After the early morning the day before, I went for the option of having a lovely lie-in and didn’t get up until past 11am. Pedro and I had a lazy day at his new place trying to work some things out. He wasn’t sure about the details of his living situation, and was trying to get in touch with the owner of the place. I was caught between having a rest day in San Miguel, and getting on my bike. If I had decided to stay another day, I would have struggled to bike the whole way to DF, so by 4pm I was heading out. It was going to be bizarre riding just by myself again having been riding with Pedro since the middle of May. We said our farewells, but figured our paths would cross again in DF after he was done in San Miguel. As a parting gift, Pedro was trying to get in touch with a contact of his in Querétaro to get me a place to stay for the night. He would let me know by email when they got back to him.
I set off knowing it was about 80km to Querétaro. I knew that without mechanical issues, I should be able to get there before dark. That of course is why they happened. I’d been having an intermittent click on and off for a good long time. I’m sure it happened before, but I remember speaking with Scott back in northern California about a click and it had never really been resolved, the joys if it being intermittent. Having a deadline however meant that it struck and the clicking got worse until my left crank (the thing the pedal is attached to) started getting loose and wiggling while I pedaled, obviously not an ideal situation!
One advantage of having footwear that attaches to the pedals is that it lets you ride one-legged, it’s a great way to work on your pedal stroke as it really emphasises where you aren’t making perfect circles. It also means that when you figure your crank is in danger of falling off, you can also ride one-legged. The thing is, it’s really not that easy to sustain for much longer than a few minutes, especially not when you’re going up hill. I’d tried to tighten it, but it uses an 8mm Allen key and I didn’t have one of those, so, when my right leg felt like it wanted to fall off, I pulled up next to a pick-up truck and asked the guys who were loading it if they had one I could borrow. While they had nipped inside the building to look for a tool, I realised I had another half to my multi-tool and was amazed to find I actually had an 8mm key on there! By the time they came out to apologise that they couldn’t find one, I had already tightened the crank up, and figuring everything was good, put that half of my multi-tool back away in my front pannier.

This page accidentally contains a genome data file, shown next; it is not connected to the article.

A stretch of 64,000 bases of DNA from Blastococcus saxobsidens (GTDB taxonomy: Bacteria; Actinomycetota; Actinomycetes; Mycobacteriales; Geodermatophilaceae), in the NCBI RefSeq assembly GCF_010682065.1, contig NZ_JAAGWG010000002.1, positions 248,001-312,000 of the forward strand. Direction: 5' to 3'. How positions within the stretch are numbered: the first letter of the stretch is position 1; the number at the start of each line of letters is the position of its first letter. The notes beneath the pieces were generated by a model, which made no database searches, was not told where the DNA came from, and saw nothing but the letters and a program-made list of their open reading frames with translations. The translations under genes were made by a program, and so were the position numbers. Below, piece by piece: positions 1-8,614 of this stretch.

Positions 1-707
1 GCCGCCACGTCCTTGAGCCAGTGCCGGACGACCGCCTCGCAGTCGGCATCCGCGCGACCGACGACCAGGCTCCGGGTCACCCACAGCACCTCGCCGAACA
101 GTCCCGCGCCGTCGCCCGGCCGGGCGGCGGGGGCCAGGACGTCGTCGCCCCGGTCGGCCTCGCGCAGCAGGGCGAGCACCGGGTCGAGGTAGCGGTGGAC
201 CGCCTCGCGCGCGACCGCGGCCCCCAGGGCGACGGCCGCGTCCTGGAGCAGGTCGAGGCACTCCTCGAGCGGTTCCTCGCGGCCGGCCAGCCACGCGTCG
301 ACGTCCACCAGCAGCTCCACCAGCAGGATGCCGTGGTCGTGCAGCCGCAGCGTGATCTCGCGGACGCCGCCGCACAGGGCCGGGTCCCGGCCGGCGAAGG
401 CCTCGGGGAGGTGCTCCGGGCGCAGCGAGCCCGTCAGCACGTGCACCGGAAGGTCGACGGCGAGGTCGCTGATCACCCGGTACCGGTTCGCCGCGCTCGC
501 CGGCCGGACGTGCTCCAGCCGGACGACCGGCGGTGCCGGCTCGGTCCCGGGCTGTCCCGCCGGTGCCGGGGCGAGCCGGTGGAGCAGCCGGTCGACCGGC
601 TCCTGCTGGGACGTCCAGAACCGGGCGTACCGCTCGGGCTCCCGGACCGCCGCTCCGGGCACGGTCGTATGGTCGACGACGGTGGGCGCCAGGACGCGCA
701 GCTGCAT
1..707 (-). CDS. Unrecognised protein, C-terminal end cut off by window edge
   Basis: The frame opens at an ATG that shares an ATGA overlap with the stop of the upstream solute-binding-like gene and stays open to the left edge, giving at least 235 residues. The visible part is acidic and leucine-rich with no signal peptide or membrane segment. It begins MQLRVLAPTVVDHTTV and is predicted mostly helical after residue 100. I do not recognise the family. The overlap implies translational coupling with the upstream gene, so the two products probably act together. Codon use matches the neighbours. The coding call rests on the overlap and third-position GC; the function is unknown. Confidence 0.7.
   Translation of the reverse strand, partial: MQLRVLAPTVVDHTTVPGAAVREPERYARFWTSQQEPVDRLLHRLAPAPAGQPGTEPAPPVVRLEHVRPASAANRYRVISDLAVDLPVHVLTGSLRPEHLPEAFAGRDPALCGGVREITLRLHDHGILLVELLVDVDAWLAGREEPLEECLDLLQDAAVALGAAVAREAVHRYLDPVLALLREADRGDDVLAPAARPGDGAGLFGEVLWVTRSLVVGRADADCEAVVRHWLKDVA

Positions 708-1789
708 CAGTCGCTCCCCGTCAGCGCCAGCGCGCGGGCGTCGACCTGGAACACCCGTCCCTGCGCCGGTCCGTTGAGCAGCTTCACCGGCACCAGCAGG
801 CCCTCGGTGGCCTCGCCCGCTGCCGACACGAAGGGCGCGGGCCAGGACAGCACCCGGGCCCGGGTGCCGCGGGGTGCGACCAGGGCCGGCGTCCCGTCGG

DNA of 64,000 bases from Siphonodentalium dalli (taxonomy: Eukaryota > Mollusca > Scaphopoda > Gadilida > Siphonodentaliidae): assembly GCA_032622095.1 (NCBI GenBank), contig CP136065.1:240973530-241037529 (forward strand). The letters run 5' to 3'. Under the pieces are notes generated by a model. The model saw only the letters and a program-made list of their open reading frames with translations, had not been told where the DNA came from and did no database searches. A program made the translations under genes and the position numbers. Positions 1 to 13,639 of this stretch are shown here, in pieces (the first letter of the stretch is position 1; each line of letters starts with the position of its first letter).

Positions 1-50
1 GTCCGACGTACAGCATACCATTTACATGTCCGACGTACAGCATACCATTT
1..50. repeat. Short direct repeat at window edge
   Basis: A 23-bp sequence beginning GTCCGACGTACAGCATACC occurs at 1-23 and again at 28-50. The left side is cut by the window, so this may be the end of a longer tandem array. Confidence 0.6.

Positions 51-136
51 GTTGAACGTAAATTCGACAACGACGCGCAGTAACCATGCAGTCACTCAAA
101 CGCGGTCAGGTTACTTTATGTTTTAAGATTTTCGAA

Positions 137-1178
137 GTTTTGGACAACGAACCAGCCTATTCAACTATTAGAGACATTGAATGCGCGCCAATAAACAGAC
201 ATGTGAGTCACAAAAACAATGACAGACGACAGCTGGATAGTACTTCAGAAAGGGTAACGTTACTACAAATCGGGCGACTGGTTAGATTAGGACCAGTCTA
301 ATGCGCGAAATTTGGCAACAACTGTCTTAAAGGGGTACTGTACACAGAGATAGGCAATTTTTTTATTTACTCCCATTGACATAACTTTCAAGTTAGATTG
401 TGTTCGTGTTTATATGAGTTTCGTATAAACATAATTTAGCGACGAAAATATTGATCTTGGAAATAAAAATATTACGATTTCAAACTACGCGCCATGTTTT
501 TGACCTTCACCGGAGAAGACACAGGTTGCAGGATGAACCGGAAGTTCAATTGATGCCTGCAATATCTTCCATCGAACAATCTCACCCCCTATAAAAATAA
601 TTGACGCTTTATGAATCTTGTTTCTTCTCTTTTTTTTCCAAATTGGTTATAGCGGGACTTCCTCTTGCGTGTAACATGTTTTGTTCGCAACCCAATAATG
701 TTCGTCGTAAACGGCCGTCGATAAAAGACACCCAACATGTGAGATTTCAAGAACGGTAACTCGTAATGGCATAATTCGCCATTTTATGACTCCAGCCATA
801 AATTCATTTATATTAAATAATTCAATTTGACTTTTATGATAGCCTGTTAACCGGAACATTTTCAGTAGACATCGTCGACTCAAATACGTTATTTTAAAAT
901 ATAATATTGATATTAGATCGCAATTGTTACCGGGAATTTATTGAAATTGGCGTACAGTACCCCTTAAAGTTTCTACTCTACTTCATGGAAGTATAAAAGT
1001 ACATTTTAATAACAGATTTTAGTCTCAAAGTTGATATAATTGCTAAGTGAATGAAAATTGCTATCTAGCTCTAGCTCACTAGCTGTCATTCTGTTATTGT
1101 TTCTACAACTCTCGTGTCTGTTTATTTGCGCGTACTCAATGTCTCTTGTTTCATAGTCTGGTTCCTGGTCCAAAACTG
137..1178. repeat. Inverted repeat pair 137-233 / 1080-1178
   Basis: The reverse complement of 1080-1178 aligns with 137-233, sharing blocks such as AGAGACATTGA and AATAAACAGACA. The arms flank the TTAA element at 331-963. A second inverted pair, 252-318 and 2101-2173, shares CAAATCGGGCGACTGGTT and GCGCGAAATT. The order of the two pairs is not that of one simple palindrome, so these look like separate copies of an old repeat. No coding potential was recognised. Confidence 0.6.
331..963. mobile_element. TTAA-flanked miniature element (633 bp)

15 minutes later, I felt the left pedal start to wobble again and so had to stop and tighten it up again. This cycle repeated itself enough times that 30km later my laziness was kicking in enough that I was considering trying to tighten the crank while I rode so as not to have to keep stopping. Thankfully, some common sense kicked in cos that would have lead to nothing but me falling off my bike. When I got to the turn off for Querétaro, I got an e-mail from Pedro saying that unfortunately things wouldn’t work out with his contact. Having nowhere to stay in the city and with a goal of nothing more than finding a place to sleep before getting up early the next day to ride to Tula de Allende I opted to avoid the city as finding a place to throw up a tent is a lot easier when you’re not in a built up area.